Queen's University

Baroque expert elected to Institut de France

 
2014-06-20

By Andrew Carroll, Gazette editor

Gauvin Bailey (Art History) has been appointed to the prestigious Institut de France.

Dr. Bailey, the Alfred and Isabel Bader Chair in Southern Baroque Art, was elected last month as a “correspondant-étranger” (foreign correspondent) of the Académie des inscriptions et belles-lettres (Humanities) of the Institut de France, one of the most-respected and oldest learned institutions in the world having been founded in 1663.

The Institut de France only maintains 50 French and 50 foreign correspondents at any one time, putting Dr. Bailey in exclusive company.

“This is a tremendous honour, not only for Dr. Bailey but for Queen’s as well,” says Principal Daniel Woolf. “The Académie des inscriptions is among the world's oldest and most exclusive learned societies; for Dr. Bailey to be elected as a foreign correspondent is a strong recognition of the quality of our faculty here at Queen’s.”

Gauvin Bailey (Art History) has been elected to the Institut de France as a foreign correspondent.

Dr. Bailey is one of only six North American foreign correspondents.

“This is a huge and unexpected honour for me, particularly at this time in my career when I am working increasingly on French art and culture and its dissemination throughout the Americas,” Dr. Bailey says. “The Institut de France itself dates from the period I am working on and some of the architects and writers I have studied were members in their day.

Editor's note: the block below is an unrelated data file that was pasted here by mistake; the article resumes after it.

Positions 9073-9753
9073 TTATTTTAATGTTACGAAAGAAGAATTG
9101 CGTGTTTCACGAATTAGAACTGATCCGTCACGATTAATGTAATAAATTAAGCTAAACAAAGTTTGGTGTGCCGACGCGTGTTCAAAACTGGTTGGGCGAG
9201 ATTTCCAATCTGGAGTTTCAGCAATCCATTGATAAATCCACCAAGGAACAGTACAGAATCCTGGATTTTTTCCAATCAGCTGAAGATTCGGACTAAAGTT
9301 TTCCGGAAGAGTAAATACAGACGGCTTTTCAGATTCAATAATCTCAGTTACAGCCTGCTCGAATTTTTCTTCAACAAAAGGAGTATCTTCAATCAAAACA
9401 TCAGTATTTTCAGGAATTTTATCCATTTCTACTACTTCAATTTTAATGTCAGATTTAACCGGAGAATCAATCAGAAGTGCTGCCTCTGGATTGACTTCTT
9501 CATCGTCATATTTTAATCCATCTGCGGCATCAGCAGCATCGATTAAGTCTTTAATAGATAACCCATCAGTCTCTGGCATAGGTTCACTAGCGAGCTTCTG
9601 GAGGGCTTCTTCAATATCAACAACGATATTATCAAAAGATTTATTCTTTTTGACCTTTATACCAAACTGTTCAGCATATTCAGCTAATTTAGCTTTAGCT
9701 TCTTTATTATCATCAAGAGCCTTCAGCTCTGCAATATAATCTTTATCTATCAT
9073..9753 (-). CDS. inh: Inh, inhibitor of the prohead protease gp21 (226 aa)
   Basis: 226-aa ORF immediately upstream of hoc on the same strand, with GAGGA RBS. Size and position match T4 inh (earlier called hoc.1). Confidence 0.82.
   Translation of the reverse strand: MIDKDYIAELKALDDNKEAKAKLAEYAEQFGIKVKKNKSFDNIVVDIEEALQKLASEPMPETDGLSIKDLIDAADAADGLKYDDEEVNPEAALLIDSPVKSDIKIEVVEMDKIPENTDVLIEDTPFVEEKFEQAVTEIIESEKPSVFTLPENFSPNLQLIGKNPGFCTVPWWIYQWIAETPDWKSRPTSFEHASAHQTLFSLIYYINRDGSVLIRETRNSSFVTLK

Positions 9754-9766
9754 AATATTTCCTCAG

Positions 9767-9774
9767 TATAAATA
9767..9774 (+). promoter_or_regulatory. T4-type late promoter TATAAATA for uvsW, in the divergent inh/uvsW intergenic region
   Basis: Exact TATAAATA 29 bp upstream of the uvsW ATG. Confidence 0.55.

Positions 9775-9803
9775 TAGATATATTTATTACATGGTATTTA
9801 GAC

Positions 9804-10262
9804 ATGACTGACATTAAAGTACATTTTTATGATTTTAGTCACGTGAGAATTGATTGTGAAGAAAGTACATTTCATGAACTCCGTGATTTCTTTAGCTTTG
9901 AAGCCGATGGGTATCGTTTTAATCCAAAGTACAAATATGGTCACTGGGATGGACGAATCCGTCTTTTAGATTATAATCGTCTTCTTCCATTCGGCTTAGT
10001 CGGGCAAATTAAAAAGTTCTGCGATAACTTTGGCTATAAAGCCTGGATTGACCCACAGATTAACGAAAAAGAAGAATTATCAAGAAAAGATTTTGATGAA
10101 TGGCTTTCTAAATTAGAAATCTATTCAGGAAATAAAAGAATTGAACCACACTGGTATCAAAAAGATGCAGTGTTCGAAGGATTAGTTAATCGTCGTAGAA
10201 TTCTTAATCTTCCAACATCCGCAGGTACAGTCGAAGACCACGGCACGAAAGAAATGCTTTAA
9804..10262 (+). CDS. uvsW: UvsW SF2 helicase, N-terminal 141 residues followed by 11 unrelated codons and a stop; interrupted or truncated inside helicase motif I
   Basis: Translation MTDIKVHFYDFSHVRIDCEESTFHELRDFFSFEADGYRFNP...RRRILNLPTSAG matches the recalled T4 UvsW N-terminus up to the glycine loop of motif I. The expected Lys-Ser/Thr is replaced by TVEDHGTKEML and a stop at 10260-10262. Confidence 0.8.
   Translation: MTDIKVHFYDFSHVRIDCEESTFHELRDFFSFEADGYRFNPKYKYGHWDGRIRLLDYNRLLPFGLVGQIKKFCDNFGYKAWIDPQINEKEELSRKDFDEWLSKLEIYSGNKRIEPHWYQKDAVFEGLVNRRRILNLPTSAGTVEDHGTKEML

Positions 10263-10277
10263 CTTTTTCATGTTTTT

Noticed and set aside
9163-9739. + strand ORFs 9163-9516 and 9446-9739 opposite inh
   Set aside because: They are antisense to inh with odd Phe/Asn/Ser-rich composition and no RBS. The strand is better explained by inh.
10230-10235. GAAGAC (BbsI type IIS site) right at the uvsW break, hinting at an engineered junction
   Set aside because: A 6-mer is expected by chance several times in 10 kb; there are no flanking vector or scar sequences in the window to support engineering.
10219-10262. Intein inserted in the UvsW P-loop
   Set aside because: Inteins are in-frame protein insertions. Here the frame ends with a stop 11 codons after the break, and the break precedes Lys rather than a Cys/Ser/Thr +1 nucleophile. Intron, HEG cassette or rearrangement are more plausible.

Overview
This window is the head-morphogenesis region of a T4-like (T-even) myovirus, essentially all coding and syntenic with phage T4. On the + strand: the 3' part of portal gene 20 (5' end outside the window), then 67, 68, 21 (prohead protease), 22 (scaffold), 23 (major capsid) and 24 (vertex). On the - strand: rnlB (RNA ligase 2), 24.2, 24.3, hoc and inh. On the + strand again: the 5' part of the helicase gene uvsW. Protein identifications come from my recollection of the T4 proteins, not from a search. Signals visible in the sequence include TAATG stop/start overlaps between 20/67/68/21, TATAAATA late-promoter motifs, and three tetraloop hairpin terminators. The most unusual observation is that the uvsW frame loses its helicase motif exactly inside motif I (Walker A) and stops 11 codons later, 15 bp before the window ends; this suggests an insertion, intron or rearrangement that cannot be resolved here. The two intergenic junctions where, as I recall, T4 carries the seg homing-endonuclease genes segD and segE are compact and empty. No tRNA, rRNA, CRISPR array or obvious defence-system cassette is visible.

“For me it is also a thrill for a more basic reason: its home, the former Collège des Quatre-Nations (built 1668-88) across from the Louvre, is one of my favourite Baroque buildings in Paris, but I have never been allowed inside because you have to be a member. Next time I go to Paris that will be my first stop.”

Dr. Bailey says he believes that his election is due in large part to his recent research into the migration of Baroque art and architecture through France into the Americas. While there has been extensive study into the flow of Baroque art forms through the Spanish and Portuguese New World empires, Dr. Bailey says that France’s role has largely been overlooked.

Dr. Bailey’s book on the subject The Spiritual Rococo: Décor and Divinity from the Salons of Paris to the Missions of Patagonia (Ashgate Press, 2014) will be released in September, which will be his seventh book published to date.

Dr. Bailey was named to the Royal Society of Canada in November, one of seven Queen’s professors to receive the honour in 2013. He took up his current position at Queen’s in 2011.

 

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